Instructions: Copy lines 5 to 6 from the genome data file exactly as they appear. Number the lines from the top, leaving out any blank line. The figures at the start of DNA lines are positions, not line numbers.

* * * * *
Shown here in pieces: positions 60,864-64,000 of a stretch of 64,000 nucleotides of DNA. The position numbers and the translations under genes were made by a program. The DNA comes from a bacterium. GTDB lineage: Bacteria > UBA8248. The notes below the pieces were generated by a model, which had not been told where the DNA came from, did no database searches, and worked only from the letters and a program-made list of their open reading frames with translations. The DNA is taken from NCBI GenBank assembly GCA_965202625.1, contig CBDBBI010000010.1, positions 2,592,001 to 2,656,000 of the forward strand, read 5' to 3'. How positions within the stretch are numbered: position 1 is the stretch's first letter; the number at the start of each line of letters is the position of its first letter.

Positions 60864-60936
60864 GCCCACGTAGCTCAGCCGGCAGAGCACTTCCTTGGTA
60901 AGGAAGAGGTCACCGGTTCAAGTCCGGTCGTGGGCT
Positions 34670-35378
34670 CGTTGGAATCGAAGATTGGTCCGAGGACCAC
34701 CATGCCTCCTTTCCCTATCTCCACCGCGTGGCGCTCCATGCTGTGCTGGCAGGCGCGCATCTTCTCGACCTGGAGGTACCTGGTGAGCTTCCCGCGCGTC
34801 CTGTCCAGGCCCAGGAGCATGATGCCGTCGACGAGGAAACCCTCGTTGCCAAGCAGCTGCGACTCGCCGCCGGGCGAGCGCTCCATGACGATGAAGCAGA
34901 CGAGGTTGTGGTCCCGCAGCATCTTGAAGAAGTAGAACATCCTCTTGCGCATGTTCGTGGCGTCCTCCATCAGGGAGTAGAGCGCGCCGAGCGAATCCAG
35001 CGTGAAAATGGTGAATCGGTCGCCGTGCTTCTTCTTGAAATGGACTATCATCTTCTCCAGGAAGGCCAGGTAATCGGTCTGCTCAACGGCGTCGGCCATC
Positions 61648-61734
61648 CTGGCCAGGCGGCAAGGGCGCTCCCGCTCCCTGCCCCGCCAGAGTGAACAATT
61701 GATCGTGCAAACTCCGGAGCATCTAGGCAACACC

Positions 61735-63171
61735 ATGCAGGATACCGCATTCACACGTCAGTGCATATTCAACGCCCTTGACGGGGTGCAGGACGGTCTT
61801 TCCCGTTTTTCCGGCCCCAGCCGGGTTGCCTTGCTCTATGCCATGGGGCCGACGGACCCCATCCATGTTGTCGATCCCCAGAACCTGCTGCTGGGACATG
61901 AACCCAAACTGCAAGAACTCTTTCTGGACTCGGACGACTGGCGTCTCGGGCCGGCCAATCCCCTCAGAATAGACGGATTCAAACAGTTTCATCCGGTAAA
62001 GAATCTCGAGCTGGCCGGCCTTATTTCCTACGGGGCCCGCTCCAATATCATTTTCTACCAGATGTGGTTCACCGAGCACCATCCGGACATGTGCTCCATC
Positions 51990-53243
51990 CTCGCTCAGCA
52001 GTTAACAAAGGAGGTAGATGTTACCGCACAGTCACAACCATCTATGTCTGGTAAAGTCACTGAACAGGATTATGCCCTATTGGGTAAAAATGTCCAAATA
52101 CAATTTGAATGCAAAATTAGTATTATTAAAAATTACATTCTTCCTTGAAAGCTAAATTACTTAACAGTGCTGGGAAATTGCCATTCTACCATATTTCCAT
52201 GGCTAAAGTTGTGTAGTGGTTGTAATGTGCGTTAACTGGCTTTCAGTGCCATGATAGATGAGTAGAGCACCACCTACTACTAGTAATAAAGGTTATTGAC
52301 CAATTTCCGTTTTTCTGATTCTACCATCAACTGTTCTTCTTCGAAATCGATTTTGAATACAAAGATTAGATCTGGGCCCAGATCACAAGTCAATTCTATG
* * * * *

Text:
Positions 34670-35378
34670 CGTTGGAATCGAAGATTGGTCCGAGGACCAC